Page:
First, Shew you the true meaning and import of them; and,

Secondly, Make some useful remarks on the whole.

In St. Mark's Gospel the same thing is said in different words, though to the same effect. The words parallel to the text are these : There is none other commandment greater than these, Mark xii. 31 : that is, there is nothing in religion of an higher obligation than these two precepts : all the duties of religion must be governed by these two principles : beyond them there is nothing greater, nothing to limit or restrain them; but by them muft every thing else be limited and restrained. The reason of this is plain : for, the relation between God and man being once known, the first conclusion is, That we ought to love the Lord our God with all our hearts, with all our fouls, and with all our minds ; that is, to the utmost of our power: and, until this general principle be established, the particular duties owing to God cannot fall under our confideration. There is no room to inquire after the proper instances of expressing our love to God, till the general obligation of loving God be known and admitted. The same reason holds likewise as to the other general head of religion, the love of our neighbour : for, the relation between man and man, and the common relation of all to one great Master, being supposed, the result is, that we ought to love our neighbour as ourself; that is, to do all we can to promote the happiness of each other : and, unless we have this general sense, we cannot be concerned to know in any particular case what is the proper instance of love which we ought to shew towards our neighbour.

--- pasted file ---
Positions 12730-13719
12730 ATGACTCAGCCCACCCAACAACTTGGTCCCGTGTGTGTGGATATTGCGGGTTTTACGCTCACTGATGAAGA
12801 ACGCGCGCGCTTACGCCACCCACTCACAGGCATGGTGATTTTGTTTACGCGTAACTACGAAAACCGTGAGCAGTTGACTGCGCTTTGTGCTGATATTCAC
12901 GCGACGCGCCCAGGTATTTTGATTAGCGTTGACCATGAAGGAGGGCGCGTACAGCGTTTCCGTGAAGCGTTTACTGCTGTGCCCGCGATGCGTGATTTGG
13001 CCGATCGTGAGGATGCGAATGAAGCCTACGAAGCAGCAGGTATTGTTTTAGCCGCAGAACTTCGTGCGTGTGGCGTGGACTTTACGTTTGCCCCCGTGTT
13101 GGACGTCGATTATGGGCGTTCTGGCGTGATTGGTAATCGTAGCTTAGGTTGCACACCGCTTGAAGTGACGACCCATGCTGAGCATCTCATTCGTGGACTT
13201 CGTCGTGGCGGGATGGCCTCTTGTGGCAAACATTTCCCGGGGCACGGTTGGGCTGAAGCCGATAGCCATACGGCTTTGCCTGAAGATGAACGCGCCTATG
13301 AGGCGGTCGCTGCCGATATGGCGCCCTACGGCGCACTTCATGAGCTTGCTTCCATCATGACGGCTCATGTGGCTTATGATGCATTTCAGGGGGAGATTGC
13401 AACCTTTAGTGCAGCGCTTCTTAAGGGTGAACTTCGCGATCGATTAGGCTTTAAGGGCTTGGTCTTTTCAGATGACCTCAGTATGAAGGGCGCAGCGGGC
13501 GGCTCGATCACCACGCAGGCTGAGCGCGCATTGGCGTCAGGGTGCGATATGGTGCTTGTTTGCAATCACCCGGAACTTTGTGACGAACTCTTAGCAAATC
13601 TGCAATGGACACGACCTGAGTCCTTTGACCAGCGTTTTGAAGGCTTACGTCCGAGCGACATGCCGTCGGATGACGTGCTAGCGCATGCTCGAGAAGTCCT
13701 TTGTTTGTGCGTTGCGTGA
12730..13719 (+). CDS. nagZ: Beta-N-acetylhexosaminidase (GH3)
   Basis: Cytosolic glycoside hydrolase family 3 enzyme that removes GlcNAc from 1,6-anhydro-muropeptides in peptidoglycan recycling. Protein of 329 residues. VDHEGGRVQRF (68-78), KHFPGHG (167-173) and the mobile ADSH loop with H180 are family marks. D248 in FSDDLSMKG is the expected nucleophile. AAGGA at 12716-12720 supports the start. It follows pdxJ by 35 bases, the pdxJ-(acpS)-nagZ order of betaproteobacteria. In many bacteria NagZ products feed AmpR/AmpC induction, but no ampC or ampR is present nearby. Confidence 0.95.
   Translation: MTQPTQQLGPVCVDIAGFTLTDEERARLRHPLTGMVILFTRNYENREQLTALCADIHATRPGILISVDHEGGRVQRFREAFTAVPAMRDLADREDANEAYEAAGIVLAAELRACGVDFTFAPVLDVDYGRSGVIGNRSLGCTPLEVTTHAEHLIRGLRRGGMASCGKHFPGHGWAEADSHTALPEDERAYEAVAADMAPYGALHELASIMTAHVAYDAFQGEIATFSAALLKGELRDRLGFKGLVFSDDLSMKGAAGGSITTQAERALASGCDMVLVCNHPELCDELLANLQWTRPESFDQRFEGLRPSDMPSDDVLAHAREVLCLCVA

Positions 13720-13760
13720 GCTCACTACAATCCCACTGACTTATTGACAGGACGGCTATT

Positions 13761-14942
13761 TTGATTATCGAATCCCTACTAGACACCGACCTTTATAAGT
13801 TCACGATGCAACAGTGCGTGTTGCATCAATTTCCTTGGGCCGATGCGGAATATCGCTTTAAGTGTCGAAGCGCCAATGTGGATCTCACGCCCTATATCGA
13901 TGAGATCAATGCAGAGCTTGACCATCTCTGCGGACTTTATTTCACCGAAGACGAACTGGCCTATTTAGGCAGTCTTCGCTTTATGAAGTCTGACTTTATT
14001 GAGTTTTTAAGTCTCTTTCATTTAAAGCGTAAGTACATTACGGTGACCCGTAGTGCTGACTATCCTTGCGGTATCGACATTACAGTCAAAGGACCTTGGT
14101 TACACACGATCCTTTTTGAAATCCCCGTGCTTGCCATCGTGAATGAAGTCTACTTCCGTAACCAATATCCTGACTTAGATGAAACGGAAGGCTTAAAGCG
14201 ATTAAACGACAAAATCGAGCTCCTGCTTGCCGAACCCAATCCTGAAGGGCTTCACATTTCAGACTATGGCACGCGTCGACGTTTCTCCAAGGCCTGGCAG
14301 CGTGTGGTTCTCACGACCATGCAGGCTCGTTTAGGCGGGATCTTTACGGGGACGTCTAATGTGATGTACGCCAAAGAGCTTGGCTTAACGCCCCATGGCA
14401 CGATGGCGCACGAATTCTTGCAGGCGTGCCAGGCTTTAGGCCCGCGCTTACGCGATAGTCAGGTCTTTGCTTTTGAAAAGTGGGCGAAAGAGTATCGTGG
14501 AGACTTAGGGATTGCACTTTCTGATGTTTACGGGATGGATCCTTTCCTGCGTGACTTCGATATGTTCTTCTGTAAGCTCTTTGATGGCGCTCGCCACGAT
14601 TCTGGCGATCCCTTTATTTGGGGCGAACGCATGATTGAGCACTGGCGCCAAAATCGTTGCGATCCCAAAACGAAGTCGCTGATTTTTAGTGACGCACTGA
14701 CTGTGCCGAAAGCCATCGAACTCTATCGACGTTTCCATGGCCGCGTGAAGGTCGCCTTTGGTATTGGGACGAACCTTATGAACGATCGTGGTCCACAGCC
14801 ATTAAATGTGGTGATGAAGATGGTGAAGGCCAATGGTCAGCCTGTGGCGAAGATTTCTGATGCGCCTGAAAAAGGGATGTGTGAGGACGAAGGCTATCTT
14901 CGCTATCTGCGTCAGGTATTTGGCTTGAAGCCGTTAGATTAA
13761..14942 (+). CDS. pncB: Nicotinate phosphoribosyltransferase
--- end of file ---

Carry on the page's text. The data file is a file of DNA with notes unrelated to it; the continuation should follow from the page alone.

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- But, these general principles being once established, the particular duties flow from them naturally. The love of God, and the love of our neighbour, if carefully attended to, will easily grow into a complete system of religion. The duties of religion are all relative, regarding either God or man ; and there is no relative duty that love does not readily transform itself into upon the mere view of the different circumstances of the persons concerned. Love, with regard to a superior, becomes honour and respect, and shews itself in a cheerful obedience and a willing submission to the commands of authority: love, with respect to our equals, is friendship and benevolence: towards inferiors it is courtesy and condescension : if it regards the happy and prosperous, it is joy and pleasure, which envy cannot corrupt: if it looks towards the miserable, it is pity and compassion; it is a tenderness which will discover itself in all the acts of mercy and humanity.

In negative duties this principle is no less effectual than in positive. Love will not permit us to injure, oppress, or offend our brother : it will not give us leave to neglect our betters, or to despise our inferiors : it will restrain every inordinate pasfion, and not suffer us either to gratify our envy at the expence of our neighbour's credit and reputation, or our luft by violating his wife or his daughter ; but it will preserve us harmless and innocent: for love worketh no ill to its neighbour. This deduction of particular duties from this general principle was made by St. Paul long since: Owe no man, says he, any thing, but to love one another : for